Monthly Archive: December Cons
Guest blog written by Environmental Visual Communication student Adil Darvesh
In November 2016, Qila and Aurora, two Beluga whales at Vancouver Aquarium, died due to an unknown toxin in their tanks. News of their deaths added to an ongoing debate: Should humans keep marine mammals in captivity for the sake of education and entertainment? Read this blog to learn more about the heated discussion.
Guest blog written by 2017 Environmental Visual Communication student Viridiana Jimenez
The ocean’s largest and most iconic animal, the blue whale, can produce sounds that cross entire oceans and can be heard from one end of the planet to the other. With humans’ increased presence in the oceans, how are these charismatic giants affected by—and adapting to—our noisy activities? In this blog we follow the story of a single whale, B105 “Invasor”, and muse on how it may have changed its ways to contend with our cacophony.
Guest blog written by 2017 Environmental Visual Communication student Cristina Bergman
I will travel the ocean for hundreds of years. I will see more wildlife and more extinction in my lifetime than any human that has ever walked the earth. I fit in your hand, but can be more powerful than a blue whale. I am a plastic water bottle and this is my story.
Living in Ontario, the Blue Whale in the vast ocean may seem a distant thought from our daily lives. But our history with these animals is more intertwined than we realize - for example, would you ever use fertilizer in your garden made from blue whales? Canadians used to! Read this guest blog post by ROM Biodiversity / Blue Whale team member Katherine Ing to find out a bit more about the other ways whale products became a part of everyday life during the peak of industrial whaling, and what that means for modern global whale conservation.
It’s been a hot summer, the sun is shining and the Scarborough Bluffs are standing tall above the Lake Ontario shoreline. But they might not be for long. The Scarborough Bluffs in Toronto’s east end are eroding at a rapid rate, increasing the likelihood of slope failure and damage to local species’ habitats. Although the cliffs have been eroding since the 1940s, the view from atop the Bluffs was too enticing to prevent people from further settling there. As houses were feverishly built along the Bluffs, the rate of erosion further accelerated.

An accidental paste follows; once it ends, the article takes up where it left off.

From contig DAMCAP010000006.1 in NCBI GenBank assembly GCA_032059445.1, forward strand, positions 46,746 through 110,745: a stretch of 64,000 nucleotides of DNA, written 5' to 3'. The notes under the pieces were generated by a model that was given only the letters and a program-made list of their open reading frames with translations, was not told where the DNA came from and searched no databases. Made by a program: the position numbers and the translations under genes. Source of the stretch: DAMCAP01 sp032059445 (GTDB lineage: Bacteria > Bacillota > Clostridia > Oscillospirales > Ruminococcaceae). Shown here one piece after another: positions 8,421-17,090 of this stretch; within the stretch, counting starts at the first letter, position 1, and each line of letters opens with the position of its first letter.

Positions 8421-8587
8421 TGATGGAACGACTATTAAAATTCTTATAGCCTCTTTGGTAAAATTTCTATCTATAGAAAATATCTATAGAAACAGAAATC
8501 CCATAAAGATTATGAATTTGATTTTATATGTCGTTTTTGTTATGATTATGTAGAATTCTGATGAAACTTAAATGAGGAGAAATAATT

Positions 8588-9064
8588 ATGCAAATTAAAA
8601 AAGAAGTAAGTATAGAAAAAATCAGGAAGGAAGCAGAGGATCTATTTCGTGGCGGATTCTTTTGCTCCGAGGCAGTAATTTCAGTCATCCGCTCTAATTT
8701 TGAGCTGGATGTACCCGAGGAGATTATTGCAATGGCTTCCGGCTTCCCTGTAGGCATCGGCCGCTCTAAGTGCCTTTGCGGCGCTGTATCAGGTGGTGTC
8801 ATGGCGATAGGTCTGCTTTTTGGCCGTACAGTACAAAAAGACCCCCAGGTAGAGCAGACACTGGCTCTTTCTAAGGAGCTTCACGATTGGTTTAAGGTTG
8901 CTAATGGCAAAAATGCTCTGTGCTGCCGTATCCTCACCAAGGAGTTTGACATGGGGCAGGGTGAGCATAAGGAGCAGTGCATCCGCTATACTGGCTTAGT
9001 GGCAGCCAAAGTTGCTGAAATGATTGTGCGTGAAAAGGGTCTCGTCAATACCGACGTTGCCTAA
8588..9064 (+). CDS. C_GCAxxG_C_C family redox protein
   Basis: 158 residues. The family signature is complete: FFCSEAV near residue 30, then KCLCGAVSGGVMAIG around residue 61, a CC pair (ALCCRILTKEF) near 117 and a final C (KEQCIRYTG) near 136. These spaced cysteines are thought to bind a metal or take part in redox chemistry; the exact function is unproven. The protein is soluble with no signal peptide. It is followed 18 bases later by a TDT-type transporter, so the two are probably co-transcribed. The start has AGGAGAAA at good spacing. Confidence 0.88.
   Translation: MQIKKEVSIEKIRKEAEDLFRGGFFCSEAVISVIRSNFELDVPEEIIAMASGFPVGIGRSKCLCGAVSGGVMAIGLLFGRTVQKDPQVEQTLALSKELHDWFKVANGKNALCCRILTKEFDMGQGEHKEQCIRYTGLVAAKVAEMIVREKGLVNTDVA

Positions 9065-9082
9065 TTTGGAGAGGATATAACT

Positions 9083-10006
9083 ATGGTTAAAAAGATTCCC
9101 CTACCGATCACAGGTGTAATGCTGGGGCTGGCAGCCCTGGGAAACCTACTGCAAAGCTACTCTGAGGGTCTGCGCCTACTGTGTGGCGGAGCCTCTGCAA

Guest Blog written by Environmental Visual Communication student Lisa Milosavljevic
A number of photos in the Wildlife Photographer of the Year Exhibit make use of aerial photography techniques, including the use of drone photography. There is also a growing demand for its use in professional and academic fields as people are recognizing how drones can be a valuable tool in their work; one of these areas is wildlife conservation. Here we are going to look at the different ways in how drone photography is saving wildlife around the world, as well as some of the controversies and questions that this developing technology raises.
It’s that time of year where many of us are pretty focused on the holidays. Spending time with family and friends, baking and eating loads of treats, and - let’s be honest - the gifts. Finding them, buying them, wrapping them, and getting them to where they need to go, whether the destination is under the Christmas tree, or to be mailed to relatives somewhere else around the world.
So, given that everybody’s in this present-logistics state of mind, we have a gift-wrapping question for you… how do you ship a blue whale heart?
The ROM recently acquired 6 fitted jackets by the designer Martin Margiela. We created additional support by adding creating padded forms for the body and arms that would fit over the polyethylene wire hangers.
Guest Blog written by 2015 Environmental Visual Communication student Lian Jong
Lian sat down with ROM Herpetology technician Amy Lathrop to get some insight into the museum's vast Natural History collections, in particular, its reptiles and amphibians.